LEAVE IT TO BEAVER -NATURE`S ROLE IN FLOOD DEFENSE
Peter Smith - Rewilding Expert: Speaking at The Flood Expo 2015
Beavers, wild horses and even wolves can cut the costs of flood defence and all this can be achieved by saving the taxpayer a fortune
ABOUT PETER SMITH - WILDLIFE FLOOD EXPERT
Peter is an ecologist and founder and Chief Executive of the Wildwood Trust and has been for the past 13 years. Wildwood Trust was created to champion practical `re-wilding` projects using animal like Beavers and wild horses in ecological restoration projects. On top of running the charity Peter leads a successful consultancy specialising in mitigating and restoring wetland habitat for water voles. Peter also acts as a consultant to `rewilding` schemes, giving advice to Government agencies and leading wildlife charities.
Peter is a regular commentator on wildlife matters in the media and has developed and taken part in a number of popular wildlife television series and is often seen as a guest on BBC`s Countryfile and Springwatch programmes.
Peter has increasingly developed an interest in economics and how economic policy is at the root of issues such as wildlife loss and flooding.
The issue of flooding are very complex, more than what present debates encompass. We have to look at climate and land use change. Changes in agriculture (and built up areas) but mostly agriculture have changed the way water moves through catchments. The best statistical analysis has yet to demonstrate any change in waterfall in the last 100 years in the UK (there are statistically significant changes in the last 30 years or so). But land use changes have been chiefly responsible for the increased risk of both peak and low flows in our water courses.
The fundamental issue is to use the lands ability to hold and store water efficiently to buffer peak and low flows and how it is absorbed into aquifers both in our situation today and if climate change does bring about significant changes in rainfall peaks.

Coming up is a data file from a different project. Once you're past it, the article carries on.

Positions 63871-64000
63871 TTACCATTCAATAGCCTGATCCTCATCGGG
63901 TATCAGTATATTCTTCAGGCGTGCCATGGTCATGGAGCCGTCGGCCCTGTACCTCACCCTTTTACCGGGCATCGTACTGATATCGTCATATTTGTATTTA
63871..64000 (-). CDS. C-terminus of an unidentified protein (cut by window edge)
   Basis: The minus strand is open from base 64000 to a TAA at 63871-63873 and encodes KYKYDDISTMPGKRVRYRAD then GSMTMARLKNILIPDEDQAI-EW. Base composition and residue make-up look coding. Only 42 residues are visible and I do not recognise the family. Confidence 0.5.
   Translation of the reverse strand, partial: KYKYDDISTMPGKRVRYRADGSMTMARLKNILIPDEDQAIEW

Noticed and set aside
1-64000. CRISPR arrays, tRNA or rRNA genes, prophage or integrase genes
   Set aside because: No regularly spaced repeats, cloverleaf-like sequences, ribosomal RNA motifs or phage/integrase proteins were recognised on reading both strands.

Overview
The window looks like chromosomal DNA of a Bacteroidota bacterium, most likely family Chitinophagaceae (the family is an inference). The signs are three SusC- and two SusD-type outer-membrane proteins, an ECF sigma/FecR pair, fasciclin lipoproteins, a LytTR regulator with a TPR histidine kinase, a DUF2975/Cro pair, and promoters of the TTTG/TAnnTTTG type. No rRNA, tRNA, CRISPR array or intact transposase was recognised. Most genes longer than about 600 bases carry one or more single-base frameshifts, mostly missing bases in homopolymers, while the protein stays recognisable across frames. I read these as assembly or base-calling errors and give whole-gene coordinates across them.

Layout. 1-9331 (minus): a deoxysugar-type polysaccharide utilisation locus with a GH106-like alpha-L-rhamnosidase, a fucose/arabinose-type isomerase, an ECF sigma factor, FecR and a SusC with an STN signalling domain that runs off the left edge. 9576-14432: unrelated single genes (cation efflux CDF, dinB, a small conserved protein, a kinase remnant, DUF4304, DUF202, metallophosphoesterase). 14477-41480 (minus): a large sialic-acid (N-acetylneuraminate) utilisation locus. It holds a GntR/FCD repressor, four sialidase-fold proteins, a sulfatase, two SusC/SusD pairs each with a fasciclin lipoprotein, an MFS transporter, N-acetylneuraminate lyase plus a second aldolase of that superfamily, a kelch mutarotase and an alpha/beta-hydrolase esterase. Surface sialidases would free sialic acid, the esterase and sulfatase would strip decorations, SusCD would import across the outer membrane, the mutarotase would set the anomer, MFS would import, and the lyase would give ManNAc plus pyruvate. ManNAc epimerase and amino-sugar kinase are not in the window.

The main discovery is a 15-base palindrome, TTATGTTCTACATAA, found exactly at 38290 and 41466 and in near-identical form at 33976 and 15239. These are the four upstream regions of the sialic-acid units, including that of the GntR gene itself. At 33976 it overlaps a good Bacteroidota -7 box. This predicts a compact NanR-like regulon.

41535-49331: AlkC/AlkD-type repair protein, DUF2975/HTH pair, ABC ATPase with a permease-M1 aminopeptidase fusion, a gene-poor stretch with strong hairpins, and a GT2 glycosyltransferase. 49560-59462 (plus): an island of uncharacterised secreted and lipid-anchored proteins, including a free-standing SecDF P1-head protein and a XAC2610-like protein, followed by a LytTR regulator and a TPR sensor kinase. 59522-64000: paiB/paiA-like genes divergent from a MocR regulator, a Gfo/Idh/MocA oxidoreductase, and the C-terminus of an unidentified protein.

This will be most efficiently achieved through rewilding of upland catchments and key flood plains using a model based on the best knowledge of both fluvial geomorphology and economics to determine where best to designate land for absorbing peak rainfall and allowing flood storage, especially before water reaches towns and cities in high risk areas.
Economics will tell us where land is poorly used but we need fiscal economic mechanisms to make this process efficient. This will be best achieved through fiscal measures such as the removal of agricultural subsidies for poor quality farmland and the tax shift to land value taxes which is proposed by leading economists.
Also to efficiently allow such a compensation and mitigation systems to work a 'Land Value Tax' should replace business rates and other taxes' this means economically important areas will increase in value, thanks to flood prevention and mitigation, allowing an increased tax take which can then fund mitigation work while at the same time reducing the taxes on poor quality land that is used for flood stores or is better able to absorb rainfall.
Land Value taxes and other pigovian taxes such as a fee charged on all water abstraction (so called tax and dividend systems) will allow an economically efficient & fair system to allow access to water cheaply for all but make water use efficient by internalising costs in overuse, farming, goods and services of its limited supply. Such a system would also fund the work of the Environment Agency without the need of over-stressing the taxpayer!
Land Value & pigovian tax shifts (e.g. taxes on CO2 commissions) will limit and mitigate climate change in themselves as they will put costs on CO2 emissions & allow wild land restoration & other extensive land use systems to sequester carbon back into soils. Removal of subsidies so land below the margin of production comes out of wasteful economic use to form rewilded catchments and restored flood plains can massively increase the lands ability to sequester carbon. My work indicates this could equal the total CO2 emissions of the UK.